Shirley Klarisse Yonavive Edwards, better known to the world as Skye, was born in London in 1974. After leaving school, she worked as a session singer before being recruited by The Godfrey Brothers (Ross and Paul). The resulting band would become Morcheeba, with this line-up producing four albums - the tentative and mysterious Who Can You Trust? (1996); the critically acclaimed, chilled-out Big Calm (1998, #54); the bright, poppy Fragments Of Freedom (2000); and the well-rounded, collected Charango (2002). On all four recordings Skye received plaudits for her voice, and in-between she appeared on the all-star re-recording of Lou Reed's 'Perfect Day' for Children in Need in 1997. After the release of the Parts Of The Process compilation in 2003, Skye was asked to leave Morcheeba because of increasing musical differences between the trio. She spent the next two years raising her first child and began to collaborate with producer Gary Clark.
We begin this little-known album with 'Love Show'. All at once, it isn't hard to spot the change in sound from the Morcheeba days. The riffs are lighter, the production more spacious, and the mood a lot more relaxed. Skye's voice has changed as well: all the dark, smoky feel present on Big Calm has gone, and instead she comes across as much happier, more innocent, more content. You could almost call it fluffy. Don't think, though, that all that made Morcheeba great has been lost - the deep bass and fake drums remain, making this track a very skillful, subltle opener. It's hardly the most substantial song ever made, but as a means of introducing this new Skye, there is little on which we can fault it.
'Stop Complaining' keeps the mood up and the tempo down. This time the piano provides the backing to Skye's new-found cheeriness. But unlike a lot of similar singers, her happiness does not come across as vacuous or fake. Skye has never needed a gimmick to sell records - her voice managed that quite well, and it's much the same here. If anyone else sang the chorus - You're here and I'm here/ So I stop complaining/ It could be raining/ And I see the answer's in your eyes - they would be booed off stage and dismissed as a three-a-penny no-hit wonder. But with Skye, you are carried on a warm wave of satisfaction which leaves you unwilling to criticise it.
'Solitary' presents a different side of Skye. Here she is more doubtful, more ponderous of her position. Indeed the lyrics could be reflective of her relationship with her former bandmates - You said the things you said/ And you twisted me up, for instance. Sticking with the lyrics, they do try to be too clever, too full of imagery to pass muster completely. But the chorus is enough to rescue it, ringing out serenely amid the unobtrusive percussion. This is at heart a chillout sound, and a pretty damn good one at that.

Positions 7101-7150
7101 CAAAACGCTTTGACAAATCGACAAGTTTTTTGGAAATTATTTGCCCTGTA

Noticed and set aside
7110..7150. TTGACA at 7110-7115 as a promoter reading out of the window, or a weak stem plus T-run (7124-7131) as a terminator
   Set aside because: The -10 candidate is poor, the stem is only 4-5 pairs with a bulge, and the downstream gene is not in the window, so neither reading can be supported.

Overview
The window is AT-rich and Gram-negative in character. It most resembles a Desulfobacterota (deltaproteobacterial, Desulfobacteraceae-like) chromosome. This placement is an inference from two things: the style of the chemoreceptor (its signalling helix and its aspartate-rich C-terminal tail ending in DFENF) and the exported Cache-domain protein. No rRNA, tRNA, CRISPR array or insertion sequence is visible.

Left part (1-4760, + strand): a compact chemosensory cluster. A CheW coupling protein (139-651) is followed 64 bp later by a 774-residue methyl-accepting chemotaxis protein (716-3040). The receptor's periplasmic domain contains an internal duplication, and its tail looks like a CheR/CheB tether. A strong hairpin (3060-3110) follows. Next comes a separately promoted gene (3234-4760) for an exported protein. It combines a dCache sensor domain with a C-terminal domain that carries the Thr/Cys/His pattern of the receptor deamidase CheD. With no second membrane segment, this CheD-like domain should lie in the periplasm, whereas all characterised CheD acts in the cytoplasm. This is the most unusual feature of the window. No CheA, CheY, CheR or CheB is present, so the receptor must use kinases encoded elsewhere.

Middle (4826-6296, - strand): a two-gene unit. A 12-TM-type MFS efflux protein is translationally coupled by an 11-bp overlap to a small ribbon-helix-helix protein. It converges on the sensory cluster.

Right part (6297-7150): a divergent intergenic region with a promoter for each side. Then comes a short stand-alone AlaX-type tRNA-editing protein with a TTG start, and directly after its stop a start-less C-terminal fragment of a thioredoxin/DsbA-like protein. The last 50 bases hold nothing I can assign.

Since 'Solitary' and 'Calling' are exactly the same length (4:16 long) you could be forgiven for assuming that the latter is a carbon copy, and just skip over it. I would advise against this, however, since this is another very good song. Skye is pushing her voice harder on this one, melding it with the acoustic on the verses and then fighting feistily against the drums on the chorus. The drums, incidentally, do soundstrange, like the skins are being played with table tennis equipment (listen to the cross-stick snare on the verse to see what I mean).
So far, we have been soothed and we have been entertained, but there have only been hints of any distinctive direction. 'What's Wrong With Me' is the first track where we start to get an idea of where Skye is taking us. Suffice to say, it's a very pleasing direction. The looped, distorted opening is a wonderful pastiche of the dark, throbbing effects we saw on Who Can You Trust?, set against a lovely, yearning series of chords on electric guitar. Skye meanwhile sings as she did in her Morcheeba prime - with a seductive sweetness, which chills you completely and teases you at the same time. This is certainly evident in the way she gently breathes the chorus, and it is exactly what we expect from her. The percussion is kept simple, with quiet electronic drums and hardly any bass, which is just as well since the whole mood would have been runined by some Fender Precision noodling. This is 4-and-a-bit minutes of utterly serene, thoroughly beautiful and surprisingly catchy singer-songwriting. And the rarity of such a thing these days is more than enough to merit its place on the album.